South Korea’s 2022 presidential election promises a showdown between two populists who come from outside the ruling bloc of their respective parties.
The conservative People Power Party (PPP) announced on November 5 they have nominated former Prosecutor General Yoon Seok-youl to take on the liberal Democratic Party’s standard-bearer, Lee Jae-myung, who defeated the Moon faction’s choice Lee Nak-yeon in their primary.
Yoon was not a member of the People Power Party and not even a political candidate when he tendered his resignation as Prosecutor General in March 2021. He only joined the party one day after jumping into the race. Yet he won the admiration of conservatives who saw him as standing up to the power-hungry Moon Jae-in presidential administration and its meddling Justice Ministry.
While Yoon was attending Seoul National University (SNU), Korean general Chun Doo-hwan seized the power of the presidency and declared martial law in 1980, cracking down on protests across the country and killing hundreds in Gwangju. Yoon took the mantle of the prosecution in a mock trial at SNU and demanded the death penalty for Chun. During Chun’s dictatorship, making such an argument was not only controversial, but also dangerous.
Yoon fled to Gangwon, the province his mother hailed from, and laid low for a while. Upon returning to his studies, he failed to pass the second round of the bar exam nine times. The Jugan Kyunghyang has noted that it was common at the time for students to be blacklisted on such tests on the basis of their political expression. While unconfirmed, the weekly newspaper speculated that Chun might have been punished for his involvement in the mock trial.
Yoon passed the bar in 1991, three years after Chun stepped down, and began his career as a public prosecutor in Daegu in 1994. A new era of democracy had arisen, in which corrupt politicians were to be held to account. Chun was investigated and sentenced to death in a real-life courtroom in 1996. (His sentence would be reduced to life in prison on appeal and commuted by President Kim Young-sam.) In 1999, Yoon arrested National Police Agency intel chairman Park Hui-won on corruption charges, triggering backlash from then-President Kim Dae-jung’s administration.
Over the course of his career, he would investigate matters relating to every Korean president and come into conflict with many of them. When he was investigating the National Intelligence Service for engaging in a propaganda campaign supporting the presidential campaign of conservative candidate Park Geun-hye in 2012, he was attacked by conservative leaders as a “left-wing prosecutor.”
When he was investigating Moon’s Minister of Justice Kuk, a progressive favorite, Democrats called for his resignation. Moon’s current Minister of Justice, Choo Mi-ae, fired or reassigned many of Yoon’s allies in the prosecution office. Yoon decried the “tyranny” of the Moon administration. Finally, Yoon did resign on March 4, 2021, following a series of court battles over the Moon administration’s attempts to suspend him.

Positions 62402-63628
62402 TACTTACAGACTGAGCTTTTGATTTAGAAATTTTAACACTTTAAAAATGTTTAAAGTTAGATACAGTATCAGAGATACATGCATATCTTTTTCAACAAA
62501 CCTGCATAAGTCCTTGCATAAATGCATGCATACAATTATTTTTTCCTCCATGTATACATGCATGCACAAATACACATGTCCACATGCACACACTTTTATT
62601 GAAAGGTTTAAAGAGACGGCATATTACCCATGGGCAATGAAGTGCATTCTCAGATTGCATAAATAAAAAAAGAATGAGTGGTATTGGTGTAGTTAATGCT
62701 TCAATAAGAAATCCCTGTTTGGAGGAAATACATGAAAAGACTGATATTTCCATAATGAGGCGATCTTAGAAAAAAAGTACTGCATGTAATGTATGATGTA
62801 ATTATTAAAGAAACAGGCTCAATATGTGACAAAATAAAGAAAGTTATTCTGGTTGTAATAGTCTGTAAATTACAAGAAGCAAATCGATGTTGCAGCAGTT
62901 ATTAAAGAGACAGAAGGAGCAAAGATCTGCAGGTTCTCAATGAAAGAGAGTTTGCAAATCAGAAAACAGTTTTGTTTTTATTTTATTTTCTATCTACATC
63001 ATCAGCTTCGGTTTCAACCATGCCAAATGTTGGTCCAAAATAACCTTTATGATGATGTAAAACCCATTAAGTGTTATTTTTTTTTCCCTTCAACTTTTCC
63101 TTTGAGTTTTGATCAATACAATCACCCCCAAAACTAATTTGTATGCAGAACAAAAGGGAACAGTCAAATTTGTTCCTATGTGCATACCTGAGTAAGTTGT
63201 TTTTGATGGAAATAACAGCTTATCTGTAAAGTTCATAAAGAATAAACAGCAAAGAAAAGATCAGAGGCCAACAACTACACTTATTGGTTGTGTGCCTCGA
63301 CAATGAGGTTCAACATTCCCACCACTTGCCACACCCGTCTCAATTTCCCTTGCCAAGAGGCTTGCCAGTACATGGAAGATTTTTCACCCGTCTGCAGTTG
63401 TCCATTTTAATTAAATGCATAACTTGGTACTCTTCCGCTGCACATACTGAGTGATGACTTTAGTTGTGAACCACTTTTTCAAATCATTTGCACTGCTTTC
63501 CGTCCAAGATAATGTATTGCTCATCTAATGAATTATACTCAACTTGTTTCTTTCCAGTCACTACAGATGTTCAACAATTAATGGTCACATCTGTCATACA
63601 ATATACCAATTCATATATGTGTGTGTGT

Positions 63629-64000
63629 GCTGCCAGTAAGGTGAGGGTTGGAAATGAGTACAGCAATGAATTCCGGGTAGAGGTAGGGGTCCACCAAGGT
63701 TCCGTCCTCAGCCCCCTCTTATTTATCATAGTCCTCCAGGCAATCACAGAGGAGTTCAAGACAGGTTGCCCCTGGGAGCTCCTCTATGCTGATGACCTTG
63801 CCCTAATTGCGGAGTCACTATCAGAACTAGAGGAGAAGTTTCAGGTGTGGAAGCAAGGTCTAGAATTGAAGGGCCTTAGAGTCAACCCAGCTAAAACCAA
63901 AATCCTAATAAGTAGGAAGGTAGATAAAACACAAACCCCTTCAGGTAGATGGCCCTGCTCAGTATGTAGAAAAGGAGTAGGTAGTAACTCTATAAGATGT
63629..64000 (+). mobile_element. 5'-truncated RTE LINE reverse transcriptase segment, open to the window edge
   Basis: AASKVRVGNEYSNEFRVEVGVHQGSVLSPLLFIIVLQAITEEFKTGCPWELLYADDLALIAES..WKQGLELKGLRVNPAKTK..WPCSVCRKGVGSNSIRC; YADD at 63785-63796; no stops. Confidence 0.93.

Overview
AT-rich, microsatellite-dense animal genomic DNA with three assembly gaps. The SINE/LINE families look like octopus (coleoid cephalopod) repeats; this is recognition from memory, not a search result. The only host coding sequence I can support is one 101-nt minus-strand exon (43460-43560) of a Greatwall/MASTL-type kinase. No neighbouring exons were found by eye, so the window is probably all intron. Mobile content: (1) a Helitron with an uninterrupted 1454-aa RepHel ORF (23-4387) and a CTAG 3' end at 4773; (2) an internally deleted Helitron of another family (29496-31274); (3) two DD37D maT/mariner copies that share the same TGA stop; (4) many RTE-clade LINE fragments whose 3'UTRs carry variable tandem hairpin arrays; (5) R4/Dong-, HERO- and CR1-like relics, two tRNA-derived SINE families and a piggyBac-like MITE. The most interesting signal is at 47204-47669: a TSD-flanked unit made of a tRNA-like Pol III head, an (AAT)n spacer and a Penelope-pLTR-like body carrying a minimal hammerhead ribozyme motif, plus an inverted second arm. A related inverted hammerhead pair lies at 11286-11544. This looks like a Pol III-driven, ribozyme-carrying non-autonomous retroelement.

The prosecutor who had made his name taking down the conservative darling Park—in a 2016 corruption case that right-wing conspiracy theorists still regard as a hoax—had become a hero of the anti-Moon right. He made protecting rule of law and liberal democracy the theme of his announcement speech: “The current administration is trying to remove freedom from the liberal democracy, which is the foundation of the constitution. … If we do not achieve a regime change, the world will be dominated by demagogues and corrupt interest cartel.”
Yoon speaks bluntly and at times hyperbolically. He is unpolished and fond of sharing his opinion on any issue veteran politicians would abstain from addressing, doing so in ways that leave him open to what his supporters would view as media smears that take his words out of context. On issues from women’s rights to food safety to work hours and more, he has drawn fire.
On October 19, while campaigning in Busan, he remarked, “There are people who say that if you exclude the military coup and 5.18 [the Gwangju massacre], former President Chun did well in politics. Quite a few people in Honam [the progressive southwestern region that includes Gwangju] say that.”
Such comments might bring down an ordinary candidate. He walked them back half-heartedly. Some sympathetic analysts said he was merely praising Chun’s administrative abilities. Others said he was ingratiating himself with the conservatives in the Yeongnam region opposite Honam. But now Yoon finds himself the nominee of an opposition party with a motivated base, neck-in-neck with his opponent, with five months to go before the election.
You might say that besides his lack of restraint (or maybe because of it), Yoon Seok-yeol is an expert at politics.
Mitchell Blatt is a former editorial assistant at the National Interest, Chinese-English translator, and lead author of Panda Guides Hong Kong. He has been published in USA Today, The Daily Beast, The Korea Times, Silkwinds magazine, and Areo Magazine, among other outlets. Follow him on Facebook at @MitchBlattWriter.